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Instrumentation and Measurements Dr. Mohammad Kilani Class 1 Introduction.

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Presentation on theme: "Instrumentation and Measurements Dr. Mohammad Kilani Class 1 Introduction."— Presentation transcript:

1 Instrumentation and Measurements Dr. Mohammad Kilani Class 1 Introduction

2 Department’s Website www.uj-mechatronics.net

3 Home Welcome to UJ-Mechatronics, the website of the Mechatronics Engineering Department of the University of Jordan. Our mission is to equip our students with a solid understanding of the principles of mechanical engineering, electrical engineering, electronics, control systems and information technology to a level that allows them to employ the latest developments in those fields for the advancement of engineering systems in general, and mechatronic systems in particular. To that end, we have prepared a multidisciplinary program of study, established eight multidisciplinary engineering labs, and attracted an internationally-recognized academic staff to work with our students on designing and building engineering systems with improved efficiency, reliability, cost and environmental footprint. Whether you are a current student, an alumni, or a prospective student, I hope that you find the information in this site useful. Mohammad I. Kilani, Department Head

4 Department Courses Mandatory Department Courses Control Systems (0908441) Engineering Measurements and Instrumentation (0908341) Hydraulic and Pneumatic Systems for Mechatronics (0908537) Measurements and Control Lab (0908448) Mechatronics Systems Design (0908531) Modelling and Simulation (0908312) Modern Control Systems(0908442) Power Electronics for Mechatronics (0908461) Elective Department Courses Automation (0908561) Autotronics (0908481) Drive Systems (0908582) Hydraulic and Pneumatic Control (0908543) Industrial Process Control (0908545) Intelligent Control (0908541) Microelectromechanical Systems (MEMS) (0908575) Robotic Systems (0908563) Selected Topics in Mechatronics (0908589) Transducers (0908443) System Integration (0908571) Study Plan Graduation Course RequirementsGraduation Course Requirements (PDF-264KB) Tree-Structured Plan Tree-Structured Plan (PDF-81KB) Semester PlanSemester Plan (PDF-1MB) Course DescriptionCourse Description (PDF-660KB)

5 Staff Academic Staff Lutfi Al-Sharif, 06/5355000 ext 23027, l.sharif@ju.edu.jo, Mohammad Al-Janaideh, ext 23007, aljanaideh@gmail.com Mohammad Kilani, ext 23025, mkilani77@yahoo.com Osama Al-Habahbeh, ext, o.habahbeh@ju.edu.jo Ratib Issa, ext 22814, ratebissa@yahoo.com Za’er Abo-Hammour, ext 23026, zaer@ju.edu.jo Engineering Staff Hesham Mohammad, ext 23028, hishamhatem@hotmail.com Nadeen Habash, ext 23028, n.habash@ju.edu.jo Nazmi Abu-Ashour, ext 23029, n.abuashour@ju.edu.jo Nisreen Al-Amayreh, ext 23028, n.alamayreh@yahoo.com Osama Abdel A’al, ext 23028, osama.fuad.pce@gmail.com Rasha Noufal, ext 23028,r.noufal@ju.edu.jo Safaa Al-Wreadat, ext, s.alwreadat@ju.edu.jo Labs and Facilities Automation Lab Hydraulics and Pneumatics Lab Measurements and Control Lab Mechatronics System Design Lab Transducers Lab Forms and Instructions Alternative Course Form Closed Section Registration Form Course Drop Form Course Grade Revision Form Graduation Project Forms and Instructions Student Release Form Posts and Announcements Department Posts and Announcements Staff Posts and Announcements Course Posts and Announcements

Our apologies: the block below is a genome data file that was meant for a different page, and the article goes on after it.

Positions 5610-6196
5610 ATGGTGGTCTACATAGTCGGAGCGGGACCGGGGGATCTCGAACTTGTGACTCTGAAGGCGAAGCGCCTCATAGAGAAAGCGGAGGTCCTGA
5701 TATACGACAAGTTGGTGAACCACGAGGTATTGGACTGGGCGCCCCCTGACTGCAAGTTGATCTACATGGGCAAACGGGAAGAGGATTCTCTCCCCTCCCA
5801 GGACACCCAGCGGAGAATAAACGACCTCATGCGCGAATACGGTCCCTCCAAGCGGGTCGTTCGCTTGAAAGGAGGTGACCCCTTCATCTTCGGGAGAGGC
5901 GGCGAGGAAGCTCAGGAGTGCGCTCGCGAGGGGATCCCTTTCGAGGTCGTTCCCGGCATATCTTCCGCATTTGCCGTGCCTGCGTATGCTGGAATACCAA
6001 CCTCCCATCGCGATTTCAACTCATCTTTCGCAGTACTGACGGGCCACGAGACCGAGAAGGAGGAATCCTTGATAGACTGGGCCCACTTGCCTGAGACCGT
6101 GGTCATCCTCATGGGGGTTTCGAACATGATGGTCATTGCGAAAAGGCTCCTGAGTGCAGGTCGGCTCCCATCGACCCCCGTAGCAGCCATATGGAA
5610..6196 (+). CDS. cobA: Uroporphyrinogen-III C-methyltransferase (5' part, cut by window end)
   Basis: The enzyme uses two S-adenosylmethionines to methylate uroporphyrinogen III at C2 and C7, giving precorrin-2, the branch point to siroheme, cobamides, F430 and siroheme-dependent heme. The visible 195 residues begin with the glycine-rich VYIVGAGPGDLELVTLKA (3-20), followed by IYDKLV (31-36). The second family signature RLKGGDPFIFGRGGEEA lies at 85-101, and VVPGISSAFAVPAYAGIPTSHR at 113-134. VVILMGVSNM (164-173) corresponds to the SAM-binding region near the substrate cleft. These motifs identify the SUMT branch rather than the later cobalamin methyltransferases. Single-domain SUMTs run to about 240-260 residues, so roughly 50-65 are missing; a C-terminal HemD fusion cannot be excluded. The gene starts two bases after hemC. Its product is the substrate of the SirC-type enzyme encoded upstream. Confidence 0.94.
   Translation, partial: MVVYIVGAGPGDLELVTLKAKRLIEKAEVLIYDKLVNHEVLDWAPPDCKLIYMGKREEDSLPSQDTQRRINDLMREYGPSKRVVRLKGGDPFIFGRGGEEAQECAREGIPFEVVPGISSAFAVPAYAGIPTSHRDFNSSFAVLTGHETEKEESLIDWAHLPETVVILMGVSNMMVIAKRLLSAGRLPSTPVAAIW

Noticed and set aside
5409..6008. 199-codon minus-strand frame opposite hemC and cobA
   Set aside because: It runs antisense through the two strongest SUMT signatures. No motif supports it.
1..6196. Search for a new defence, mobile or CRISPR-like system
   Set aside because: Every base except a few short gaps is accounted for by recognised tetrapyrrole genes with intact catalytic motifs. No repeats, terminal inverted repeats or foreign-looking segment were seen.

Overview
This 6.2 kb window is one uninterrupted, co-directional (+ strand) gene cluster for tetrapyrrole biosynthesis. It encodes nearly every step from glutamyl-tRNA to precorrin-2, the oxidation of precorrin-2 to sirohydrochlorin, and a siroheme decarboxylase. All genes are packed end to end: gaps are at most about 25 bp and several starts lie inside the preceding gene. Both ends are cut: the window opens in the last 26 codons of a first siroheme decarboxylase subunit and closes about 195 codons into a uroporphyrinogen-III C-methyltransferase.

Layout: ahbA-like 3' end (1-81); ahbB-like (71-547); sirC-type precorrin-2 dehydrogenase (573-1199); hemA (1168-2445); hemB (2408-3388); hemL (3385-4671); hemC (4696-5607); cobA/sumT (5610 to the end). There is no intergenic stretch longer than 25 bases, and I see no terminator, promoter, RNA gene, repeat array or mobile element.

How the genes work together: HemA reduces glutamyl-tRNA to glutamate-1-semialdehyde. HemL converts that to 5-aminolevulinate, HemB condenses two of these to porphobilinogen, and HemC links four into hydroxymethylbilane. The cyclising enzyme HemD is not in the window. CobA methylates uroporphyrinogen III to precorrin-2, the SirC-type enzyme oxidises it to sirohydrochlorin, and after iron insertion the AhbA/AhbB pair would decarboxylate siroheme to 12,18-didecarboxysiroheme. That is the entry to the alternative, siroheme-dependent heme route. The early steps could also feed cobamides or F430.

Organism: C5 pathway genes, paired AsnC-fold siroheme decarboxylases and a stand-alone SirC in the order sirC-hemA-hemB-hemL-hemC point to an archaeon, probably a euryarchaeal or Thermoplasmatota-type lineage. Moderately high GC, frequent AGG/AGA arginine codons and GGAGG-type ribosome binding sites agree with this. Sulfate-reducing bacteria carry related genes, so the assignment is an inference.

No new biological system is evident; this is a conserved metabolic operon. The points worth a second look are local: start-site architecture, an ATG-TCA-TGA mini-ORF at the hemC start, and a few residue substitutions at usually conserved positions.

6 Introduction to Measurements Measurement techniques have been of immense importance ever since the start of human civilization, when measurements were first needed to regulate the transfer of goods in barter trade to ensure that exchanges were fair. The industrial revolution during the nineteenth century brought about a rapid development of new instruments and measurement techniques to satisfy the needs of industrialized production techniques.

7 Applications of Measurement Systems 1.Regulating trade 2.Monitoring to allow human beings to take some action accordingly 3.Use as part of automatic feedback control systems

8 The Five Senses 1.See 2.Hear 3.Touch 4.Taste 5.Smell

9 Limitations of Unassisted Measurements

10 Sensing Principles The interaction of physical parameters with each other—most notably electricity with stress, temperature and thermal gradients, magnetic fields, and incident light—yields a multitude of sensing techniques which may be applied in measurements  Transductive  Piezoelectric  Thermoelectric  Photoelectric  etc.  Constitutive  Resistive  Capacitive  Inductive  Etc. Pressure Temperature Light Current Voltage Other. Transducer Pressure Temperature Light R, C. L, etc Sensor

11 Standardization of Units  Establishment of standards for the measurement of physical quantities proceeded in several countries at broadly parallel times, and in consequence, several sets of units emerged for measuring the same physical variable.  An internationally agreed set of standard units (SI units or Syst`emes Internationales d’Unit´es) has been defined, and strong efforts are being made to encourage the adoption of this system throughout the world.

12 Standard Units

13 Fundamental Units and Supplementary Fundamental Units

14 Derived Units

15 Elements of a Measurement Systems In simple cases, the system can consist of only a single unit that gives an output reading or signal according to the magnitude of the unknown. However, in more complex measurement situations, a measuring system consists of several separate elements. These components might be contained within one or more boxes, and the boxes holding individual measurement elements might be either close together or physically separate.

16 Elements of a Measurement Systems In simple cases, the system can consist of only a single unit that gives an output reading or signal according to the magnitude of the unknown. However, in more complex measurement situations, a measuring system consists of several separate elements. These components might be contained within one or more boxes, and the boxes holding individual measurement elements might be either close together or physically separate.